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Thailand's Songkran Water Festival Tempered By Drought


This week Thais are celebrating their new year called Songkran with music, drinking and a giant water fight. It is traditionally a time of purification, a chance to wash away sins and bad luck and start anew. Michael Sullivan has our Songkran postcard from Bangkok.

MICHAEL SULLIVAN, BYLINE: OK. It's a party, but it's also a lot more to many Thais, something to be taken seriously. Thirty-seven-year-old Sirinadda Amkha and her young son gently pour water over their collection of tiny statues of the Buddha from the family altar, carefully patting them dry before offering prayers and hopes for the year ahead.

SIRINADDA AMKHA: (Foreign language spoken).

SULLIVAN: Songkran comes from a Sanskrit word meaning transformation or change. And making merit at home or at the temple still matters to many. But like other traditions in other societies, it's losing ground. This is the Songkran you may have seen in travel blogs - Thai country music blaring as Thais and foreigners clog the streets fighting pitched battles waged with water pistols, rifles, even fire hoses if they have them. Shoot, dance, reload, repeat, and passing motorists in cars or on motorcycles - fair game.

Purists have long argued that too much alcohol and too much exposed flesh and all the rest are diminishing the meaning of Songkran. And this year with the crippling drought added to the mix, calls for restraint grew louder, starting at the top with general turned prime minister Prayuth Chan-ocha.


PRAYUTH CHAN-OCHA: (Foreign language spoken).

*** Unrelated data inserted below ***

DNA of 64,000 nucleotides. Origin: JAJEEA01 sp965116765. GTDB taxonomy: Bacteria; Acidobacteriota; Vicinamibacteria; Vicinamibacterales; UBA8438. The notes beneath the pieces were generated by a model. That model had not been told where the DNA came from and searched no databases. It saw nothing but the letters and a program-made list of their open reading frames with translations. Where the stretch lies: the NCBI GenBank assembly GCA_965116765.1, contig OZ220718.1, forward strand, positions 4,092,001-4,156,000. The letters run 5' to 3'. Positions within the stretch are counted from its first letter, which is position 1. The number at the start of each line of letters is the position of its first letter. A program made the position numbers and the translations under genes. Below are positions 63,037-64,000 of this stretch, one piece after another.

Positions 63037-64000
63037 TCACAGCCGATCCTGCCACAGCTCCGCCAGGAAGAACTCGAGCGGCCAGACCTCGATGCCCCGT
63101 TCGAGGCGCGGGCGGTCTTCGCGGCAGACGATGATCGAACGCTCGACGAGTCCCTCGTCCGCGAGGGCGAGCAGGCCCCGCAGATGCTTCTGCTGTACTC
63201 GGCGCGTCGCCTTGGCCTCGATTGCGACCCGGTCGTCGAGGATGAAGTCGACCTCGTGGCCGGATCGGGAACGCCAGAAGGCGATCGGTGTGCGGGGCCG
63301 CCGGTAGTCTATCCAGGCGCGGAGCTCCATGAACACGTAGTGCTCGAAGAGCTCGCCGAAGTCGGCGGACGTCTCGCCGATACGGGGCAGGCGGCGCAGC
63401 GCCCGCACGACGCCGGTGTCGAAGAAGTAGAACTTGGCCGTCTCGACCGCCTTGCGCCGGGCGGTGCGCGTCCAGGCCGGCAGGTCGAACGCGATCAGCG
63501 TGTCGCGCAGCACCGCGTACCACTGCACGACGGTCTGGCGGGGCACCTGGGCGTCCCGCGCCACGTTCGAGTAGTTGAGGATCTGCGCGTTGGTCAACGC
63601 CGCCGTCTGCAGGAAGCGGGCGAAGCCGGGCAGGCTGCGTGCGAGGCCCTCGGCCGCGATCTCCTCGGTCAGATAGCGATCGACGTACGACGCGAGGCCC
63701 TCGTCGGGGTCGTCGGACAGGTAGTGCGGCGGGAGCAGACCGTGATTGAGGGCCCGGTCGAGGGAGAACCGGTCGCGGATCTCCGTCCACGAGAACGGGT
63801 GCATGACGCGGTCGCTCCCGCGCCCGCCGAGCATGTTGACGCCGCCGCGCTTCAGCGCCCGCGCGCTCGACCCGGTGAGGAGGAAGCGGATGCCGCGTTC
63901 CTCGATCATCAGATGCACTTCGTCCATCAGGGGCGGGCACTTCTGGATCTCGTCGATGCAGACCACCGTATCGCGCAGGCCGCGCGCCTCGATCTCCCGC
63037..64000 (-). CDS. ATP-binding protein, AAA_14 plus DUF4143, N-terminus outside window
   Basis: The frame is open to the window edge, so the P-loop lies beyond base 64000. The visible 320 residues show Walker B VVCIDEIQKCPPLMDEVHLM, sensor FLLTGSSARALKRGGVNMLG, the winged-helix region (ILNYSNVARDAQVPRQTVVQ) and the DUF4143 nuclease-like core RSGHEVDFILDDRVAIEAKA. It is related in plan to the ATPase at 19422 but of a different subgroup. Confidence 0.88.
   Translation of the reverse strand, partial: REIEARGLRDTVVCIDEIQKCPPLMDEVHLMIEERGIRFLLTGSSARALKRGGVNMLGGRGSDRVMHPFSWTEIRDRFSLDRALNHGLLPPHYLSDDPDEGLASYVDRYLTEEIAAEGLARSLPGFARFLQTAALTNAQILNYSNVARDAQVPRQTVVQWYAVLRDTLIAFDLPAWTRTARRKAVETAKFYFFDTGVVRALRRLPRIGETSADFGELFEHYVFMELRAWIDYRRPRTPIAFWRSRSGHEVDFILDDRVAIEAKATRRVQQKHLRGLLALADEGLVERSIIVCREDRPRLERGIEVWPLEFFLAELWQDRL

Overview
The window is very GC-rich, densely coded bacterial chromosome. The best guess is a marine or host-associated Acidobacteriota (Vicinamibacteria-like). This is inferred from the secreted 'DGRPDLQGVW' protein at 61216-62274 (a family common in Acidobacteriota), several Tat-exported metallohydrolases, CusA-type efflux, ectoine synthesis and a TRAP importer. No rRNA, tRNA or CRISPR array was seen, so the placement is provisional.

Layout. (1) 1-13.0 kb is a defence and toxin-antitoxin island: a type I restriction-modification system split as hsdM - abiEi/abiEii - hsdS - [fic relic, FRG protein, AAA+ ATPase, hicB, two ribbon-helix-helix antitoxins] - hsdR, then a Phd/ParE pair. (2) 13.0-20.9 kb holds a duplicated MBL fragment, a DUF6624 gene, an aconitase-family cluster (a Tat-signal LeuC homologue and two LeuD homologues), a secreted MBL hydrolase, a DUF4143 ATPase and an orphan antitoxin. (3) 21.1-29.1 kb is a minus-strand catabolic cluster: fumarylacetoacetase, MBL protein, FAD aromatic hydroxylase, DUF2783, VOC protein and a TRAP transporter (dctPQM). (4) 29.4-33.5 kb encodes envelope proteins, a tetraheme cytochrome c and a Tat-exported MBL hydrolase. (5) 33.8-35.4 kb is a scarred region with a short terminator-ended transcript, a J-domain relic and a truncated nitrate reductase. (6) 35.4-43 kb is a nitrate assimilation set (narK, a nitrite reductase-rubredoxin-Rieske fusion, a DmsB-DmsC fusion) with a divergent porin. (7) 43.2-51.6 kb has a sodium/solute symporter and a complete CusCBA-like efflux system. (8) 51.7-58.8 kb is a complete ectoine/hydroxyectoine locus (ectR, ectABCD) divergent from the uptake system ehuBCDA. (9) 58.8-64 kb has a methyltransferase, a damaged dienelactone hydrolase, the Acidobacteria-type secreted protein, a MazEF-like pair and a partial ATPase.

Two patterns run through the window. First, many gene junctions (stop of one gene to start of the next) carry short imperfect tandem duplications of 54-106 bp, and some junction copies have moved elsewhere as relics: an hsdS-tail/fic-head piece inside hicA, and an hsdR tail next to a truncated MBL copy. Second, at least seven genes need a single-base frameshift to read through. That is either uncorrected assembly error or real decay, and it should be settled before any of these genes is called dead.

SULLIVAN: In his weekly television address, Prayuth asked Thais to behave this Songkran. He urged women to cover up and told everyone to drink responsibly and to be polite. Let's impress our visitors, he said, with the uniqueness of our country.

There's a whole lot of uniqueness going on in the center of Bangkok as Songkran enters its second day, but not a lot of restraint, just a whole lot of fun. This longtime resident Michael, who would only give me one name since he doesn't want to be seen criticizing the military-installed government, says, no surprise there.

MICHAEL: I've been here for 16 years. It's always the same thing.

SULLIVAN: You think there's going to be no change?



MICHAEL: Thai culture. So long as people enjoy this holiday, there will be no change.

SULLIVAN: And they do enjoy it, this year maybe even a little more than usual. Two years of military dictatorship with no end in sight, an economy that's tanking and then there's the drought - I mean, who wouldn't want a break especially when it's so hot out? Songkran continues officially for one more day, but unofficially, it will go on all weekend, too. So if you get on a plane tonight - for NPR News, I'm Michael Sullivan in Bangkok.

(SOUNDBITE OF ODDISEE SONG, "SKIPPING ROCKS") Transcript provided by NPR, Copyright NPR.

Michael Sullivan is NPR's Senior Asia Correspondent. He moved to Hanoi to open NPR's Southeast Asia Bureau in 2003. Before that, he spent six years as NPR's South Asia correspondent based in but seldom seen in New Delhi.